At some point, the I/O channels *must be* well defined.

This statement is precisely what is being challenged--and for good reason: it's untrue. The reason it's untrue is because the concept of "I/O channels" does not exist within physics as we know it; the true laws of physics make no reference to inputs, outputs, or indeed any kind of agents at all. In reality, that which is considered a computer's "I/O channels" are simply arrangements of matter and energy, the same as everything else in our universe. There are no special XML tags attached to those configurations of matter and energy, marking them "input", "output", "processor", etc. Such a notion is unphysical.

Why might this distinction be important? It's important because an algorithm that is implemented on physically existing hardware can be physically disrupted. Any notion of agency which fails to account for this possibility--such as, for example, AIXI, which supposes that the only interaction it has with the rest of the universe is by exchanging bits of information via the input/output channels--will fail to consider the possibility that its own operation may be disrupted. A physical implementation of AIXI would have no regard for the safety of its hardware, since it has no means of representing the fact that the destruction of its hardware equates to its own destruction.

AIXI also fails on various decision problems that involve leaking information via a physical side channel that it doesn't consider part of its output; for example, it has no regard for the thermal emissions it may produce as a side effect of its computations. In the extreme case, AIXI is incapable of conceptualizing the possibility that an adversarial agent may be able to inspect its hardware, and hence "read its mind". This reflects a broader failure on AIXI's part: it is incapable of representing an entire class of hypotheses--namely, hypotheses that involve AIXI itself being modeled by other agents in the environment. This is, again, because AIXI is defined using a framework that makes it unphysical: the classical definition of AIXI is uncomputable, making it too "big" to be modeled by any (part) of the Turing machines in its hypothesis space. This applies even to computable formulations of AIXI, such as AIXI-tl: they have no way to represent the possibility of being simulated by others, because they assume they are too large to fit in the universe.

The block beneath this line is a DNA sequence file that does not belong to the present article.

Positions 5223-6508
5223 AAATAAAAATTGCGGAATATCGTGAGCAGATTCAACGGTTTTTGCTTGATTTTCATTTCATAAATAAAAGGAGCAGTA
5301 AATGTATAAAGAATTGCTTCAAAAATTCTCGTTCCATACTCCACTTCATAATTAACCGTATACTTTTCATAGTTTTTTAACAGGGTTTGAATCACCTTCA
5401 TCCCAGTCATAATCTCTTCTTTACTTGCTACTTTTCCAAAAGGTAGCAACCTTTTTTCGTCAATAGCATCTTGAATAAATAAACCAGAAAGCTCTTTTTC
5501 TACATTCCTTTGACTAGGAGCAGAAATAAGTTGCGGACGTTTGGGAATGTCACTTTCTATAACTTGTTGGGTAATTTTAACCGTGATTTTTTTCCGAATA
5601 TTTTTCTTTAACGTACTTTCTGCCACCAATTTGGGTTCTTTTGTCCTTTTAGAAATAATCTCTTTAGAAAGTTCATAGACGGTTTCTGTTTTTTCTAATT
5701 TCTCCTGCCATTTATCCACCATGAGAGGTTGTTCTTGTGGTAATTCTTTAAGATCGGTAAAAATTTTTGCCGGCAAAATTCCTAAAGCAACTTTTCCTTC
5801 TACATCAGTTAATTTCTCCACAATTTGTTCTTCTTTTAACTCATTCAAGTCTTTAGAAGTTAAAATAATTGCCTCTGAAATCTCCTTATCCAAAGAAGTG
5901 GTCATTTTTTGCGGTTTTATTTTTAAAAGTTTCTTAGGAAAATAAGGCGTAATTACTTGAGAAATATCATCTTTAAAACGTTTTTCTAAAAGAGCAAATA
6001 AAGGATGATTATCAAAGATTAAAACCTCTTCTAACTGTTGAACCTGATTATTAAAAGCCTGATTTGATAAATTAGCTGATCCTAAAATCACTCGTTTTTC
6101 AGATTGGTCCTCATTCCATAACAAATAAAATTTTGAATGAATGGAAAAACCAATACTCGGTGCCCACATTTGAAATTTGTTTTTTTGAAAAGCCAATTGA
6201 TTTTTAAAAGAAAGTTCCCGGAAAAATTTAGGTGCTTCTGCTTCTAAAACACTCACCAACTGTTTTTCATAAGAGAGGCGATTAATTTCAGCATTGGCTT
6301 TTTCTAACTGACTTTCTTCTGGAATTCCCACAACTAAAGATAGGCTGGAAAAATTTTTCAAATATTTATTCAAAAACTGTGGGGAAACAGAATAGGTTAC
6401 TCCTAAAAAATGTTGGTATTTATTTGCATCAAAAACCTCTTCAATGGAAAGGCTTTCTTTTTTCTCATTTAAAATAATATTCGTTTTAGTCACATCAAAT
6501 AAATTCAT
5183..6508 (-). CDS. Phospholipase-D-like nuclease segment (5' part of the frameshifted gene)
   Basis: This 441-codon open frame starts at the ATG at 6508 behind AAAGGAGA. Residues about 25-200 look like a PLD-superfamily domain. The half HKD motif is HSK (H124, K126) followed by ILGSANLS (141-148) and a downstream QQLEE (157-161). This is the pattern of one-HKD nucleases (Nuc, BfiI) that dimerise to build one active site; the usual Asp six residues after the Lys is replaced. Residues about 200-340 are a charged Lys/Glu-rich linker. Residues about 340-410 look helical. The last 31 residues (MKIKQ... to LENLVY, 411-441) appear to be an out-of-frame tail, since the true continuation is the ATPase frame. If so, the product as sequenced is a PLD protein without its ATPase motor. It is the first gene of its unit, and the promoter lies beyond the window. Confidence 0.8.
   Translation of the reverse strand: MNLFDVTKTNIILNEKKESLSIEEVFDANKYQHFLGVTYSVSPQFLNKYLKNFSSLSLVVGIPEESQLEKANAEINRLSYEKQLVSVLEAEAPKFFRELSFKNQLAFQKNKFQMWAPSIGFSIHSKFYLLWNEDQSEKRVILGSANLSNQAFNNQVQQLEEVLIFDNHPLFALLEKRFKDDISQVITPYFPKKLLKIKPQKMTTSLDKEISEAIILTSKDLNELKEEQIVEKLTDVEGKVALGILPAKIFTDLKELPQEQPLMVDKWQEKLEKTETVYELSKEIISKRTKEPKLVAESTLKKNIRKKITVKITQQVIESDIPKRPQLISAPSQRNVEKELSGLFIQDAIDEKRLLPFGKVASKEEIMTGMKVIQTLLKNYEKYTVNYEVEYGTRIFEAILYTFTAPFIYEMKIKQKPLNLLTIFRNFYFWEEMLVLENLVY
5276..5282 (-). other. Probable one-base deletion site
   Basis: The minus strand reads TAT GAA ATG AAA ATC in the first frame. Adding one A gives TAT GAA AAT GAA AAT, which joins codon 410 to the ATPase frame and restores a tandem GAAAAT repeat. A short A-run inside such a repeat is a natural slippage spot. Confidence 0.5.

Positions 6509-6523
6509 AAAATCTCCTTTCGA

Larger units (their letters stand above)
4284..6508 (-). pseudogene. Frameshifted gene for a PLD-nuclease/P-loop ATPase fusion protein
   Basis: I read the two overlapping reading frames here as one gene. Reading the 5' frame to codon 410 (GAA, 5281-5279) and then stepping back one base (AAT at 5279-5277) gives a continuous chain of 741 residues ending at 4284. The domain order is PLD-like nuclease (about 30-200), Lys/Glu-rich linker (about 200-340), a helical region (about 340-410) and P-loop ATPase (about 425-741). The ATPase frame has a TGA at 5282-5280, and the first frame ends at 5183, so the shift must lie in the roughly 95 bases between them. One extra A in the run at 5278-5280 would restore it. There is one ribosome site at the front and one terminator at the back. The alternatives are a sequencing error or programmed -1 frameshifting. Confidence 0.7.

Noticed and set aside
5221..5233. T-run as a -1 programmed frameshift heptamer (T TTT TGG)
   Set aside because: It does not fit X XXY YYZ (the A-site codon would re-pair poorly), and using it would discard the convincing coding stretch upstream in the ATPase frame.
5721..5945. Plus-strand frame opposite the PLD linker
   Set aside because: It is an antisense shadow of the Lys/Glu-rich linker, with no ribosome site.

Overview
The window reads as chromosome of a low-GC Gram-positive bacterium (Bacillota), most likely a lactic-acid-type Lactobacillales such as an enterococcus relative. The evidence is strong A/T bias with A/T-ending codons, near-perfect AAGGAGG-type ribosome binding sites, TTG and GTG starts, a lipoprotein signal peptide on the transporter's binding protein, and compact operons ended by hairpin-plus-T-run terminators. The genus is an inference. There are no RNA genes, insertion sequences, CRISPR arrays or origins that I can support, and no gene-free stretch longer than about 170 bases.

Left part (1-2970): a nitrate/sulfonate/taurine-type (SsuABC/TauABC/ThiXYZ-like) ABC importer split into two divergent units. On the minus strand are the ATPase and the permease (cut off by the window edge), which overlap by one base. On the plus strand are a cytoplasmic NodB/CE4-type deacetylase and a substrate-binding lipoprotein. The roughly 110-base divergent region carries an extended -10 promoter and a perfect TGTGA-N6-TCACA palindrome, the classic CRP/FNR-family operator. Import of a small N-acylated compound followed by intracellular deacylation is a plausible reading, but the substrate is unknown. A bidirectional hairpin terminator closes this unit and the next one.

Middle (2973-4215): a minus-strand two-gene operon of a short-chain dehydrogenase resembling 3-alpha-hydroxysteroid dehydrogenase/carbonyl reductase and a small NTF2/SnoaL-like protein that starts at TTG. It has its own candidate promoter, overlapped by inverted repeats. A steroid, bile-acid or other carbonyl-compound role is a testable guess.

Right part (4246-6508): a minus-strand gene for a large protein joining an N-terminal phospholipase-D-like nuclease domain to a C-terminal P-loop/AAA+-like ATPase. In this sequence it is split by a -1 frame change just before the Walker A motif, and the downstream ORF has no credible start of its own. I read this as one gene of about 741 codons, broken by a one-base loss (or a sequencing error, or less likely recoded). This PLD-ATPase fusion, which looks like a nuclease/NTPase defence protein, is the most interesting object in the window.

I'm not sure what exactly is so hard to understand about this, considering the original post conveyed all of these ideas fairly well. It may be worth considering the assumptions you're operating under--and in particular, making sure that the post itself does not violate those assumptions--before criticizing said post based on those assumptions.

Decision Theory

by abramdemski, Scott Garrabrant 1 min read31st Oct 201837 comments


Ω 24

Crossposted from the AI Alignment Forum. May contain more technical jargon than usual.

(A longer text-based version of this post is also available on MIRI's blog here, and the bibliography for the whole sequence can be found here.)

The next post in this sequence, 'Embedded Agency', will come out on Friday, November 2nd.

Tomorrow’s AI Alignment Forum sequences post will be 'What is Ambitious Value Learning?' in the sequence 'Value Learning'.